Also, if a manufacturer is going to outfit a vehicle with two-wheel ABS, why the rear wheels? It seems to me that ABS would be better on the front wheels so that in an emergency the driver can apply full braking power and still be able to steer.

That said, I rank the Trooper as an exc llent all-round vehicle on the road – and that’s where most expensive sport-utility vehicles are used. In the rough stuff, the Trooper is OK too. But because the engine doesn’t have the raw power of a V-8, I didn’t dare take it far off paved roads. I drove the Trooper over bumpy dirt roads and through sand. It felt solid and easy to control.


The Trooper is one vehicle that did absolutely nothing for me, good or bad, in terms of styling.

It is, in a word, innocuous.

The first Trooper had a spartan, rugged kind of appeal. The 1995 model doesn’t. Nor does it look like a luxury vehicle. It has a rather plain, unremarkable appearance.

If you see a fully decked out Chevy Blazer, Land Rover Discovery, Ford Explorer or Grand Cherokee Orvis, you’ll notice it. Not so the Trooper. Its edges blend smoothly into another and virtually all the shapes, from the outline of the grill to the headlights, are squared off.

If anything, the Trooper comes off as a bit too conservative for my tastes. I want to feel that I am driving something special for $30,000. You don’t get that feeling in the Trooper.

In any case, I can’t complain about the Trooper’s long list of power accessories, high-quality materials and superb assembly. In this regard, the Trooper is first-rate.

Our test Trooper came with an alarm system, power windows and mirrors, tilt steering wheel, cruise control, radio-controlled power door locks and a CD player.

The dash is cleanly designed and laid out well, but it is a bit on the dull side. It contains a full set of attractive white-on-black analog gauges that are easily read. Most of the buttons and knobs are less than an arm’s length away and are easy to operate.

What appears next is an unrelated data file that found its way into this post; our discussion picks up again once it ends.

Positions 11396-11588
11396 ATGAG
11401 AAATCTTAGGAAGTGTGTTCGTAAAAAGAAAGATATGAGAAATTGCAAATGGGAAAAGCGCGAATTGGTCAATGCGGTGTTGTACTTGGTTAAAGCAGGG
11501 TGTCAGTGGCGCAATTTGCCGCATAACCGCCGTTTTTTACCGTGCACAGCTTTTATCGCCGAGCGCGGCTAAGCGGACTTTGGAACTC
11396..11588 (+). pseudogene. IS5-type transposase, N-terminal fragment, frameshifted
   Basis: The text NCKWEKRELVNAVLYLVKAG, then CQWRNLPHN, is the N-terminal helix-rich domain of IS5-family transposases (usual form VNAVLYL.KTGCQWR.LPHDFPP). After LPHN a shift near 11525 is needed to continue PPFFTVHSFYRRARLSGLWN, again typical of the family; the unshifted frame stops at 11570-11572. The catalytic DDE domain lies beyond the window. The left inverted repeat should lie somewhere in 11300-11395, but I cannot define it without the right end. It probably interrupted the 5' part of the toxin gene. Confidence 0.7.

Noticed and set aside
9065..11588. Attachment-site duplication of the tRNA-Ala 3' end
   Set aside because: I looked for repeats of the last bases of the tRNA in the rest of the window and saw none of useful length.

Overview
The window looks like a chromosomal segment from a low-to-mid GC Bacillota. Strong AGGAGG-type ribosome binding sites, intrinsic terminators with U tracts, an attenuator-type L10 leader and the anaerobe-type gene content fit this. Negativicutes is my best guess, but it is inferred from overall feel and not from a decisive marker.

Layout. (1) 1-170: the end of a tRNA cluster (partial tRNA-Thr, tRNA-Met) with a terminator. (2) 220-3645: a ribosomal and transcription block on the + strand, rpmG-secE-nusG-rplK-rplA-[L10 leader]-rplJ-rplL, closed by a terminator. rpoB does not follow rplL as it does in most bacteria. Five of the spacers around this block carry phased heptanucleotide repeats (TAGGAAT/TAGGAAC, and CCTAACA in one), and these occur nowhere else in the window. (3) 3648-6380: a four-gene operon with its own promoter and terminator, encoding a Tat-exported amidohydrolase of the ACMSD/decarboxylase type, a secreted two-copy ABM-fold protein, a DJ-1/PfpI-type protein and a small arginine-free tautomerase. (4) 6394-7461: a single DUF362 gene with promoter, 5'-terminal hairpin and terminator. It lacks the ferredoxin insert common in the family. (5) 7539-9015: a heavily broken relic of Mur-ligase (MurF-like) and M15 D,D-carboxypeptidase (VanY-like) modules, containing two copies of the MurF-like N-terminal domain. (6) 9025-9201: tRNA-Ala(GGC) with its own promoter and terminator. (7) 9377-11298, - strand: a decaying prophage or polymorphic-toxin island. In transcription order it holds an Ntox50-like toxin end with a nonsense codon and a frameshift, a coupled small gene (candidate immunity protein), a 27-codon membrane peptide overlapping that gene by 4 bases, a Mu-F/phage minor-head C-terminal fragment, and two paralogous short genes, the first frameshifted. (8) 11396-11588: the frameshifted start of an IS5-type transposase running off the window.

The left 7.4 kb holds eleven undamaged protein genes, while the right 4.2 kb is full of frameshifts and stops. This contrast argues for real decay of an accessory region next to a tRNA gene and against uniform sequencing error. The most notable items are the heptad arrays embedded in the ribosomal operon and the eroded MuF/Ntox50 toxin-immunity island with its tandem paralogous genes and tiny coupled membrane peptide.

There is one problem, however. The two horn buttons on the outer edge of the steering wheel are poorly placed. Several times while turning I accidentally beeped the horn as my hand brushed the buttons.

Our Trooper came with a pair of front bucket seats covered in a durable and nice looking gray cloth. The seats were fairly firm, and they held me tightly. The rear seats can be folded forward to increase rear cargo room. A snap-in retractable cover over the cargo area is a nice touch.

Speaking of room, front and rear passengers will find plenty of space for legs and heads.

Rear visibility is not as good as one might hope. The spare tire mounts on the swing out rear door and partially blocks the view.

Sizeand room are the Trooper’s advantages over many rivals. But competitive vehicles such as the Land Rover Discovery and the Ford Explorer Limited leave the Trooper in the dust when it comes to style.


1995 Isuzu Trooper Base price: $24,950 EPA rating: 15 mpg city/18 mpg highway Price as tested: $29,605 Incentives: None

Truett’s tip: The Trooper is a well-built and exceptionally smooth-running sport-utility vehicle that has a very carlike demeanor. However, it seems a bit bland compared to other vehicles in its class.

Latest news

Chevrolet to Retroactively Discount Some Bolt EVs, Bolt EUVs
2022 Hyundai Ioniq 5 Named IIHS Top Safety Pick Plus
2023 Kia Soul Starts at $21,085, Drops Turbo Engine